Sudan News & Views, (Vol. 9)

Sudan News & Views, (Vol. 9)


S U D A N : N E W S & V I E W S

Issue No 9 22 July 1995
+ 'Sudan News & Views' is an independent electronic Newsletter working +
+ to advocate peace, human rights and humanitarian aid for the Sudan. +
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+ * Editor: Dr. Yasin Miheisi * +
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In this issue:


The relations between Sudan and Egypt hit an all time low during the last 3 weeks after the Egyptian President, Hosni Mubarak, accused Sudan to be behind the attempt on his life which took place in Addis Ababa, June 26, 1995.

The already tense relations deteriorated rapidly into a flame war of words, exchange of accusations, incidents of border skirmishes and, recently, reciprocal physical assaults on diplomatic staff in both Khartoum and Cairo, which has now become known as the "war of embassies".

Three senior Sudanese diplomats: Deputy Ambassador, Bashir Mohamed al-Hassan, First Secretary, Abdel Azim al-Amin and Administrative Attache, Adil Bashir Hassan, had all been attacked and severely injured on Sunday 16 July in the streets of Cairo. The Sudanese authorities claimed the attackers were plainclothes police officers, while the Egyptian government denied any involvement in the attack.

The attacks came one day after six Egyptian diplomats were beaten in the streets of Khartoum by security agents and many embassy cars damaged. The Sudanese authorities had also confiscated three resthouses in Khartoum that belong to Egypt and evicted the families living there, including the family of the Egyptian military attache in Khartoum.

Following these attacks, the Sudanese government ordered 300 family members of their 50-strong embassy staff in Cairo to return home. However, 50 family members requested to remain in Cairo. The three wounded diplomats were also flown home, one on a stretcher, for treatment.

The attacks were the latest escalation in the crisis between the two countries. Twice, the Egyptian and Sudanese forces clashed in the disputed border area of Halayeb, on the Red Sea, in which three Sudanese soldiers were killed and 7 from both sides wounded. The Sudanese authorities refused an offer by Egypt to hand over the wounded soldiers, being treated in Cairo, and asked the Red Cross to handle the matter.

Other frictions included reciprocal expulsions of nationals from both countries, reduction of Sudan Airways flights to Cairo to twice weekly, instead of daily, complete banning of all cargo flights from Sudan to Egypt and the introduction of visa requirements for Sudanese nationals traveling to Egypt and residence permits for those living in Egypt, estimated at 3.5 million.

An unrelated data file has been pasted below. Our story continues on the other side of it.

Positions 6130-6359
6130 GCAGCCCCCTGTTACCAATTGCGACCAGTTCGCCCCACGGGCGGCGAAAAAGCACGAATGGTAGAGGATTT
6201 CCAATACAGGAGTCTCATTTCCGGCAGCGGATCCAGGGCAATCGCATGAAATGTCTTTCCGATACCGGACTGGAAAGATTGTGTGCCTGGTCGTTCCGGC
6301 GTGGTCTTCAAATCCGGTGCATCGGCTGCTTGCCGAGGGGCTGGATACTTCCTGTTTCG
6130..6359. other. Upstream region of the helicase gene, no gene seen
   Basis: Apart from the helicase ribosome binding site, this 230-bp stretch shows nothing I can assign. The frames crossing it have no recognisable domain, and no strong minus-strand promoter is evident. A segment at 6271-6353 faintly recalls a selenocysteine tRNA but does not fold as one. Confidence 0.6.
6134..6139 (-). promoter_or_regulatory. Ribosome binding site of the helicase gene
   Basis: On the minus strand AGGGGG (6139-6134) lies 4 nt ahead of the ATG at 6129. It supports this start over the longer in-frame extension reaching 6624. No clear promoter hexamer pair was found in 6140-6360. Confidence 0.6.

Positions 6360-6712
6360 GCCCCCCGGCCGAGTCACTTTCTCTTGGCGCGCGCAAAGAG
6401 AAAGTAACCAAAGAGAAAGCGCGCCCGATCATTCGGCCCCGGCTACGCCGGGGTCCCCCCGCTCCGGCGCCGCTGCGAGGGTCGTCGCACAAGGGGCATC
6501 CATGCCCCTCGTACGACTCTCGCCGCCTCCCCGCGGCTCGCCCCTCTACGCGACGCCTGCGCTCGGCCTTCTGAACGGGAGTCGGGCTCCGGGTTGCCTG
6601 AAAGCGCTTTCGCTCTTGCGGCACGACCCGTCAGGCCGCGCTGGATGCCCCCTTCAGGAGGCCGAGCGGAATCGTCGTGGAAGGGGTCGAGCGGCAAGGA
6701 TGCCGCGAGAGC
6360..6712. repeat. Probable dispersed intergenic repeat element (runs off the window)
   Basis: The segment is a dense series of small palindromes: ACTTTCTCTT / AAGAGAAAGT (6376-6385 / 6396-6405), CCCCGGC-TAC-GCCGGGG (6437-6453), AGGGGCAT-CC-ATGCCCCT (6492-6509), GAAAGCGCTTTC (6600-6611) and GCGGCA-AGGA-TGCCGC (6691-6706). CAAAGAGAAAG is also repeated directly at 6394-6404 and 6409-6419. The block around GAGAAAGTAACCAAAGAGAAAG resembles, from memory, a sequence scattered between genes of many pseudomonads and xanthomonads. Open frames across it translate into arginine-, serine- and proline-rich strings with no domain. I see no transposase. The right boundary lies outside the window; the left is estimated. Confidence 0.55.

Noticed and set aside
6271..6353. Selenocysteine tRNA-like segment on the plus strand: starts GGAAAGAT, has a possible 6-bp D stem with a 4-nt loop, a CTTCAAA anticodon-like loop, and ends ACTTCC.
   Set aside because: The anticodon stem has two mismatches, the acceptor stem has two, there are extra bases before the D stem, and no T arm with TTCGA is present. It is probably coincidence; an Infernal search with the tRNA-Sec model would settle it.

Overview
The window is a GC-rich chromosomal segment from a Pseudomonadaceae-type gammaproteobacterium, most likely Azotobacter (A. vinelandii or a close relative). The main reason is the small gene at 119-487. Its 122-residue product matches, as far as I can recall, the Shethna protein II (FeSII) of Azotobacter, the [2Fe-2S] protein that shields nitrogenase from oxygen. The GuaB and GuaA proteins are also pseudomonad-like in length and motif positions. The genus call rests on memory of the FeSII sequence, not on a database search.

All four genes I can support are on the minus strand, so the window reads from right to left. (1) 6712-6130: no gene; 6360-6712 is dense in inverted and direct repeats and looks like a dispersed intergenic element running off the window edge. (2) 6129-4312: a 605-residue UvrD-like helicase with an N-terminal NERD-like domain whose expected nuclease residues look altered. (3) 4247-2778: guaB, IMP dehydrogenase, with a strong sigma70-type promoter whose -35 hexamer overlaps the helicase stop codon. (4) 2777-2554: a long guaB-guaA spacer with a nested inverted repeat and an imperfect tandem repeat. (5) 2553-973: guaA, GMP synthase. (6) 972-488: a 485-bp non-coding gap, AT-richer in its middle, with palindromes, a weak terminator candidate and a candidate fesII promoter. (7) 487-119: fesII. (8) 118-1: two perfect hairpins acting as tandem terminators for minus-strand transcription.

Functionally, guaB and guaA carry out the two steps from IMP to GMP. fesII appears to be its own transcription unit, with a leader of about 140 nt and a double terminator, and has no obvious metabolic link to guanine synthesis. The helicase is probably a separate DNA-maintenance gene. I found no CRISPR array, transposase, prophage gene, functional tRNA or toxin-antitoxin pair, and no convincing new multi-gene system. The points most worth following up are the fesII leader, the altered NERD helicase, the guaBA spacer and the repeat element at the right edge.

On 10 July, the Egyptian security said that they had found undeclared wireless communication equipment in the diplomatic bag that arrived from Khartoum in Cairo Airport for the Sudanese Embassy. They also said they seized a shipment from Pakistan destined to Khartoum containing forging equipment, forged ID cards and passports, fake Egyptian banknotes and stamps, bomb-making books and video tapes and military clothes.

The main target of the Egyptian officials and media verbal assault is Dr. Hassan al-Turabi, the leader of the National Islamic Front (NIF), who is widely believed to be the power behind the regime. The Egyptian official newspaper, al-Ahram, claimed that Turabi visited Geneva secretly in May for talks with Egyptian militant leader Zawahri, living in exile in Switzerland, to plan the assassination of President Mubarak. Al-Gamhouria newspaper claimed that 30 Sudanese are involved in the planning and execution of the plot. Hosni Mubarak himself named Mohamed Siraj, a Sudanese, as the mastermind of the machine-gun attack on his motorcade.

A former Sudanese intelligence officer, Col. Abdel Aziz Jaafer, claimed that Siraj is a Sudanese intelligence officer. He was quoted by an Egyptian newspaper as saying " I worked with Captain Siraj for many years, he is the right-hand man for Dr. Nafi, the head of Sudanese intelligence".

Sudanese Opposition sources in Cairo claimed that Maj. Gen. El-Fatih Erwa, security advisor to Bashir, and Mohamed Mustafa al-Dabi, Chief of military intelligence, were both in Addis Ababa 10 days before the attack. Turabi caused much heat and a strong reaction from the Egyptians by his threat to use the Nile water as a weapon against Egypt. He told Reuters on 1st of July: "We do not want to aggravate national tensions... but the water supplies come from this country. They have no underground supply...and if Sudan is provoked to interfere with water agreements, this is going to be deadly".

In response, the Egyptian Foreign Minister, Amr Mousa, warned "I urge Turabi not to play with fire and at the same time not to play with water. Sheikh Turabi should steer clear of issues and matters whose significance far exceed his own size"